Step-by-step guide to getting started with data analysis in Python
I decided to create this straightforward Python tutorial about connecting your Stripe API with Python to help you understand your online revenue data using your payment information.
If you are running an eCommerce or SaaS business like myself, you must be a number-oriented entrepreneur. Otherwise, you will find it difficult in today’s market, where all companies invest a considerable amount of money and countless hours on data analysis projects.
Before I begin, I want to highlight the following:
- I will show you step by step how to connect your Stripe account and retrieve your payments (charges in Stripe) using Python. For this tutorial, I will use an API-KEY-TEST with dummy data.
- This blog is not a full Python tutorial. Therefore, it would be better you have some knowledge about the syntax and the libraries used. Nevertheless, I will be as straightforward as possible with my code lines.
These are the libraries that I will use throughout the tutorial. Here below, you can find the links so you can install them in your environment:
- Stripe: https://pypi.org/project/stripe/
- Pandas: https://pypi.org/project/pandas/
- Numpy: https://pypi.org/project/numpy/
- Seaborn: https://pypi.org/project/seaborn/
- Matplotlib: https://pypi.org/project/matplotlib/
Stripe API Keys:
You are here to learn how to retrieve your Stripe’s revenue data most efficiently. Therefore using Excel is not an option. Let me show you how to connect to your Stripe API with Python. First of all, you need to go to your Stripe account and then follow these steps:
- API Keys
- Copy the Secret key (Make sure it is the Live Secret key mode to retrieve your actual revenue data)
Create a global variable called stripe.api_key, which contains your Stripe account secret key. This variable will allow you to retrieve, update, create or delete your Stripe data.
Therefore, you have to be careful with this token, meaning that this information cannot be shared with anyone unrelated to your business growth.
Charge.list is the API that returned all the payments processed (Successful, failed, ctr). Here is the link to the Stripe API Documentation so you can review and understand the JSON objet, which contains all the values related to a payment.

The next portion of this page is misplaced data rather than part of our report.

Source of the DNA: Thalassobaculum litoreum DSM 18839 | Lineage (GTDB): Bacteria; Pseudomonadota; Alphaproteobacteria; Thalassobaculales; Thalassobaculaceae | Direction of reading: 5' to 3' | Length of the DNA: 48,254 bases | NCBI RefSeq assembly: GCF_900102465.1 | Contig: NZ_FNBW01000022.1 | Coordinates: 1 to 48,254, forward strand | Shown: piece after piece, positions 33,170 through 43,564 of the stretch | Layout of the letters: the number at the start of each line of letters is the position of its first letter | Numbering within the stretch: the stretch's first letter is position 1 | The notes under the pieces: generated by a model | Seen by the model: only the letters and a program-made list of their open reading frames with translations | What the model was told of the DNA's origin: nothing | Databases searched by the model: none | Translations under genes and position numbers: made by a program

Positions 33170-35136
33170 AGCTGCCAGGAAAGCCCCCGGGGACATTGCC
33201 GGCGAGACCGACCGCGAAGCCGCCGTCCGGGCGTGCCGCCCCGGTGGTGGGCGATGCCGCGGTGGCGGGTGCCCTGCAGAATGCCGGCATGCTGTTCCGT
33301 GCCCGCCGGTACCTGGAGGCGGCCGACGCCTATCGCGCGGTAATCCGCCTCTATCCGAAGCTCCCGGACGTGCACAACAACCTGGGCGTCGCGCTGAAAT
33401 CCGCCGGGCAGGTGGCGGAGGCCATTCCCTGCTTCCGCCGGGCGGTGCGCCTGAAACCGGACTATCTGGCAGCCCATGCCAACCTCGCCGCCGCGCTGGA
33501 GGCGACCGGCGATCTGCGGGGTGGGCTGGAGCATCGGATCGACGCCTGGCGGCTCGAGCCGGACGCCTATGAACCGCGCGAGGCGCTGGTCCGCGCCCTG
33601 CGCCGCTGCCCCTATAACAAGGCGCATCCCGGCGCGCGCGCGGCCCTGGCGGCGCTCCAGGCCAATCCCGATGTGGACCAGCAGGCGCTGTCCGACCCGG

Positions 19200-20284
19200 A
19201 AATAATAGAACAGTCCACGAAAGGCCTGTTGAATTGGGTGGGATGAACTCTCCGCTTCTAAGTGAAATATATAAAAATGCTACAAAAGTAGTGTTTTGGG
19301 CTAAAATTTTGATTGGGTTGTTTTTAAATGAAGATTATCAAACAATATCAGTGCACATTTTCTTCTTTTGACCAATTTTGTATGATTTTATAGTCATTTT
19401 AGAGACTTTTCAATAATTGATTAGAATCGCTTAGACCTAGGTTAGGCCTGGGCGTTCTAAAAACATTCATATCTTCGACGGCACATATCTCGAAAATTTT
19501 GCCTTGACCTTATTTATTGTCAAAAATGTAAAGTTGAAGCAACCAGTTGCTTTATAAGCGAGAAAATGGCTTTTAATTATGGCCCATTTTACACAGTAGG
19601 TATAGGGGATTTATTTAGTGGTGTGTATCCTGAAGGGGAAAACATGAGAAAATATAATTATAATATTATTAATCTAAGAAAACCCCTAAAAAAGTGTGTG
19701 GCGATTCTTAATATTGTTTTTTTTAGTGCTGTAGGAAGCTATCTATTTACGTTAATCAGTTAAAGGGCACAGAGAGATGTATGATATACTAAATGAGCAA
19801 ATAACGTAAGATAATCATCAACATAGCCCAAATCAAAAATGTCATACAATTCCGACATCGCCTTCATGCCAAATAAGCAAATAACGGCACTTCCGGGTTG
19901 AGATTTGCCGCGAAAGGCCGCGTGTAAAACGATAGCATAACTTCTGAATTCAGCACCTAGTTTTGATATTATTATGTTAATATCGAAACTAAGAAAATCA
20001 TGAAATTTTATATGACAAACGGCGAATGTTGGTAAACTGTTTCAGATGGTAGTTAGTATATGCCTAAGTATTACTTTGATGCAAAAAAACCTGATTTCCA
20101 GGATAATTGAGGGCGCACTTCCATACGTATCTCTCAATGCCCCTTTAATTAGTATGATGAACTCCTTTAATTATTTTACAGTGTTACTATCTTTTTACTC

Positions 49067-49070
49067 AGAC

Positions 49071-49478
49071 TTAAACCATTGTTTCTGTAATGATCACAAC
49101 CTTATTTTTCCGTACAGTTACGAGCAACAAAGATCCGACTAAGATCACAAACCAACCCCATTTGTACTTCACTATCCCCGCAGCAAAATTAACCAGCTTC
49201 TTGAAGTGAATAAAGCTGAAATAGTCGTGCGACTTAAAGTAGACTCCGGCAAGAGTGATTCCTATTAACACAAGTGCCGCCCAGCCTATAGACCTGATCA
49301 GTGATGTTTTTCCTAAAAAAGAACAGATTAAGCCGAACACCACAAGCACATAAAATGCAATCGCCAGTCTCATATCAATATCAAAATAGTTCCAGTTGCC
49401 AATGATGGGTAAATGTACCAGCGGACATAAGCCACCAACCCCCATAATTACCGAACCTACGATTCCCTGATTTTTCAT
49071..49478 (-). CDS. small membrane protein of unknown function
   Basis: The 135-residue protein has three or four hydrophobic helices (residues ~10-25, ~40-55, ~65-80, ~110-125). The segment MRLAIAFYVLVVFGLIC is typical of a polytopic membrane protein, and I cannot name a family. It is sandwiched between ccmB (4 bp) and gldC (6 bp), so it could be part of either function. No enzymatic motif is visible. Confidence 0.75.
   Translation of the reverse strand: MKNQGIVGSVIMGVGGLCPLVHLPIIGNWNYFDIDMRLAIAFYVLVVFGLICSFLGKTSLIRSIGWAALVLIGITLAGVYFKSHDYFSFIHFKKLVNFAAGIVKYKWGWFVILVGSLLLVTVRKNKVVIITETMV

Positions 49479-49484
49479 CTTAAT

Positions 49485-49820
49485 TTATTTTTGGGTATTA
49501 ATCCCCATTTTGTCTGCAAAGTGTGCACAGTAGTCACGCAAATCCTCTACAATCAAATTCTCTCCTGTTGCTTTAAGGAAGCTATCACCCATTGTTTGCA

Since Stripe limits your API request for only 100 records, I created a function that allows you to retrieve your historical payments.
You need to consider that this function will require a lot of computing power if you are retrieving years of Stripe payments data.
I highly recommend to create an app and process this information in the cloud. I am using my laptop’s computing power for this tutorial because I am dealing with less than 3K Stripe payments.
A JSON object will be returned when you run the query named charge. This is a difficult data format to work with, therefore you need to convert it from JSON to readable data frame using the Python’s library called Pandas.
Convert from JSON to Pandas data frame:
The built-in Pandas function DataFrame.from_records allows you to convert from JSON format to Pandas data frame. You can also create your custom data source by selecting only the values required for your analysis.
In this case, I will only use the charge id (unique identifier), created (the date when that charged was processed), customer id (unique identifier), status, amount, and statement_descriptor.
Run the query df.info() to see your data type. In this case, you need to pay close attention to your data structure. For example, Stripe stored the date (created) in Unix-Time and the amount in cents. Therefore, you have to convert both variables to be able to perform your analysis.
Below, you can see that I created a new column called “amount_converted,” dividing the amount by 100.
Remember that Stripe returns this variable in cents, meaning that 500 is equal to $5. I also converted the column “created” from Unix-Time to DateTime using a built-in Pandas function called pd.to_datetime.
Separate months and years from your timestamp:
To create relevant insights about your revenue, you need to highlight ups and downs in a timeline.
Therefore, it is necessary to know how to clean and format your timestamps correctly because these values are stored as Strings or Unix-Time in most databases.
Here, I share some excellent built-in functions and tricks in Pandas to separate the months and years from the timestamps.
I created a global variable named DateTime, which will add two new columns; month and year.
Since the variable created was already converted from Unix-Time to DateTime, you can use the built-in Pandas function to get the months, years, weeks, and even hours for separate.
Pivot tables with Pandas:
Once you have connected, retrieved, and cleaned your revenue data from your Stripe API, you can start doing your analysis to produce high-level insights that will drive better performance for your business.
Here you can find some examples of pivot tables and chart to help you take action over your most important KPIs.
Get Started for free:
- Integrate your Stripe account for free here.
- Get access to more than 100 KPIs in real-time.
- Analyze and track your subscriptions.
- Forecast your revenue and other KPIs.
- Reduce your churn.
Read about how Radix can help you grow your online business (SaaS, eCommerce, etc)